COVID-19 Vaccine News: Moderna Variant Vaccine Begins Human Testing, AZ Put on Hold in Denmark


Patients in a Phase II trial have begun receiving Moderna’s vaccine against the SARS-CoV-2 variant first identified in South Africa, the company announced. The modified vaccine, mRNA-1273.351, is being tested out of an abundance of caution, despite the fact that previous data has shown that the company’s marketed mRNA-1273 vaccine produces neutralizing titers against all relevant variations, the company said.

Similarly inspired by caution, Denmark announced it is temporarily stopping vaccinations with AstraZeneca’s ABV5300 while the European Medicines Agency (EMA) investigates a possible link between the COVID-19 vaccine and severe blood clots. At least six other European countries are following suit.  Two people in Denmark and Austria have died after getting the vaccine, and a third person was hospitalized with pulmonary embolism.

Moderna Covers Its Bases

In vitro data posted online by Cambridge, Mass.-based in January–but not yet peer reviewed–showed that while mRNA-1273 produced neutralizing antibodies against both the U.K. and South Africa variants, the vaccine was unlikely to have the same 94% efficacy in preventing COVID-19 seen in its Phase III trials.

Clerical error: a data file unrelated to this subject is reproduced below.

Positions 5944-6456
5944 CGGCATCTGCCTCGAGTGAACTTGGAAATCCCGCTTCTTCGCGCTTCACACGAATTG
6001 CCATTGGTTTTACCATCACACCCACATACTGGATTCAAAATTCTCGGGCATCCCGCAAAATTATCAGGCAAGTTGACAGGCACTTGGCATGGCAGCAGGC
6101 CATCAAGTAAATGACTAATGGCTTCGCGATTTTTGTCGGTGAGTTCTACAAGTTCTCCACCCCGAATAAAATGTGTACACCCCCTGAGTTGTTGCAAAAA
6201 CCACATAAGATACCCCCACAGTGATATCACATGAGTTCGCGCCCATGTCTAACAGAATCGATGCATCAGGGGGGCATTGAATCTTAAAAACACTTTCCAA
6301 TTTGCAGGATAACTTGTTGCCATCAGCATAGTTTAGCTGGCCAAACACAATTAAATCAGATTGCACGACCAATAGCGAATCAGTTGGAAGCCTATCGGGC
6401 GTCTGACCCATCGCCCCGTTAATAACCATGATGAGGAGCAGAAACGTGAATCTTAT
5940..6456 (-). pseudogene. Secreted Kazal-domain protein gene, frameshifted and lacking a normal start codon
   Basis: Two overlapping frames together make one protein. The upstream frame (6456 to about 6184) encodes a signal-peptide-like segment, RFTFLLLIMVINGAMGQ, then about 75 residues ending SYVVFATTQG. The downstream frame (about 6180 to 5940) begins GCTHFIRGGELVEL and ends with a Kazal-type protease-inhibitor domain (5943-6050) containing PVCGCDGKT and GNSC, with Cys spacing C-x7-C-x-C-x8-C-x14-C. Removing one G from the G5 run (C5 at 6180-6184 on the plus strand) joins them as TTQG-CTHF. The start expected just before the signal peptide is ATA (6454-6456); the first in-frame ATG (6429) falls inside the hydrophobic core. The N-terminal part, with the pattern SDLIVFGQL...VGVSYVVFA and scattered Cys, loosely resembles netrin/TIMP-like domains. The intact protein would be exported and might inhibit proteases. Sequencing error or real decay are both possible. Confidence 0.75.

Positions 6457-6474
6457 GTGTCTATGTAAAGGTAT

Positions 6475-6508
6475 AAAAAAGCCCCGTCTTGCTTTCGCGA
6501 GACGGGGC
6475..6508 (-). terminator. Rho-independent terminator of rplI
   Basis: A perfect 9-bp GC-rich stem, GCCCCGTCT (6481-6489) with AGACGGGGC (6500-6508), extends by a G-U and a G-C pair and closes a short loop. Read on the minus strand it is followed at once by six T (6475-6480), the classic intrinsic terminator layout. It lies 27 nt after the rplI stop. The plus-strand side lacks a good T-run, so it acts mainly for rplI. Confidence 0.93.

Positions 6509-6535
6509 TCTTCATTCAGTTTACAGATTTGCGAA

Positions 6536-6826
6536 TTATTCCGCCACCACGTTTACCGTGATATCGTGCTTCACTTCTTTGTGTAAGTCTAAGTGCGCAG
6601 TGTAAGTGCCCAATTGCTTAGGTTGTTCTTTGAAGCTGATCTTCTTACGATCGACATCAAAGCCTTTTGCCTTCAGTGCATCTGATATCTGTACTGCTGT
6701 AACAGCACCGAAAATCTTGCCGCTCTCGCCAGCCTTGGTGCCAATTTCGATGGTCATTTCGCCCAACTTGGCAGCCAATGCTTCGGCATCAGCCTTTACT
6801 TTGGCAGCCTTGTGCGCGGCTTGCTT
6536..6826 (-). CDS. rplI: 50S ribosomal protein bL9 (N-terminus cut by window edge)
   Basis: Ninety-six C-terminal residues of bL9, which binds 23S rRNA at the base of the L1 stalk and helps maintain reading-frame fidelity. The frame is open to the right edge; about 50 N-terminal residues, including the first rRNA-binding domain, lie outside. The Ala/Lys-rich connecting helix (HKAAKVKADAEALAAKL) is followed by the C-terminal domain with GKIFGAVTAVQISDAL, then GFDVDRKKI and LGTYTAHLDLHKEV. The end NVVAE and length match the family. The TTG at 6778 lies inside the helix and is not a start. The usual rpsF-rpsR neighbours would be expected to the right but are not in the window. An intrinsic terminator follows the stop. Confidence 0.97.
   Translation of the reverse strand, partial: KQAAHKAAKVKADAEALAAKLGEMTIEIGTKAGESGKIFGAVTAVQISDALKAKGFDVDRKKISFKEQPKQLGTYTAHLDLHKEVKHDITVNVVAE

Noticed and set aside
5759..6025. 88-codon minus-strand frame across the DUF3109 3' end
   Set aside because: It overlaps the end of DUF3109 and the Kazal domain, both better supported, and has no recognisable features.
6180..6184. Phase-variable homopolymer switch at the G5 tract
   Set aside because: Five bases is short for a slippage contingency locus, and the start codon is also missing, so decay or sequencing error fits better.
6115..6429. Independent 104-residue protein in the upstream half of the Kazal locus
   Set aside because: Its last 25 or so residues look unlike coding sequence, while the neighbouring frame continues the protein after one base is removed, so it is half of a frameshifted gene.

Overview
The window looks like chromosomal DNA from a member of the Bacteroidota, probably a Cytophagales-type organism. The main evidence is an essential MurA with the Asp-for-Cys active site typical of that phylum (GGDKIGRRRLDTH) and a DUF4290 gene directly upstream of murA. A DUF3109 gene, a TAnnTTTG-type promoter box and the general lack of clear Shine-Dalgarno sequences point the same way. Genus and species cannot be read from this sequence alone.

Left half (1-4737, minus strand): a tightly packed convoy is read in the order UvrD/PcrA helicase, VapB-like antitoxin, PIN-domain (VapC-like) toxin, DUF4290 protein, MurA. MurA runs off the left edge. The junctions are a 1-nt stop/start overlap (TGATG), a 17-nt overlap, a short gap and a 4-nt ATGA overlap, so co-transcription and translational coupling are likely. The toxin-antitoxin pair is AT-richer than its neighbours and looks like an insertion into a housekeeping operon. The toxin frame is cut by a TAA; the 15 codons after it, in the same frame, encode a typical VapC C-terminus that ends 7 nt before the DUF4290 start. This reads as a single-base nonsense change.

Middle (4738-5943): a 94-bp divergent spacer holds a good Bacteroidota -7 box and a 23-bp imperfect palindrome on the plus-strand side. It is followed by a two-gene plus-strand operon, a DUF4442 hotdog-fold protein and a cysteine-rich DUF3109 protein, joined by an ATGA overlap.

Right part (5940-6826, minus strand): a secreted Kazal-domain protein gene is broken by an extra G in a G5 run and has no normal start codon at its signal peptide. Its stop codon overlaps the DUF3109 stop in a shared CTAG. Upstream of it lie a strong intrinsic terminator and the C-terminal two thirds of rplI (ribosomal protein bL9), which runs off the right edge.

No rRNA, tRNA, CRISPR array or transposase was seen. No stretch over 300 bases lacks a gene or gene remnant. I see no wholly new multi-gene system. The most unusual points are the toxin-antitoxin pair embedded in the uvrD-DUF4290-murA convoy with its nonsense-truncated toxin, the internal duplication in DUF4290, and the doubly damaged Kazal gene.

Moderna is now testing three different boosters in its Phase II trial, including a 20 µg dose of mRNA-1273.351 against the more-contagious B.1.351 variant, a 50 µg dose, and a multivalent booster combining mRNA-1273.351 and mRNA-1273. The boosters will be tested in 60 people who have previously received two doses of mRNA-1273.

The company also announced that the National Institute of Allergy and Infectious Disease (NIAID), part of the National Institutes of Health (NIH), will run a Phase I safety trial of its vaccines in parallel. The NIAID trial will test mRNA-1273 and mRNA-1273.351 combinations in series, and also as single boosters in patients who have been previously vaccinated with mRNA-1273.

Denmark Takes A Pause

“At present, it cannot be concluded whether there is a link between the vaccine and the blood clots,” said the Danish Health Authority in a statement, stressing that it is only pausing for 14 days—­not halting–distribution of the AstraZeneca vaccine.

The announcement comes days after Austria suspended use of a single batch of ABV5300 linked to two people who later developed severe clots and embolism, respectively. The batch contained 1 million doses delivered to 17 EU countries. The EMA said at the time that a quality defect in the batch is “unlikely” and that the number of thromboembolic events seen in Europe among people receiving the vaccine was consistent with the general population.

“There is good evidence that the vaccine is both safe and effective,” said Søren Brostrøm, director of the National Board of Health in Denmark. “But both we and the Danish Medicines Agency have to react to reports of possible serious side effects, both from Denmark and other European countries,” he said.

Norway announced a similar pause, while Estonia, Latvia, Lithuania, and Luxembourg are following Austria’s lead and suspending use of the specific batch.

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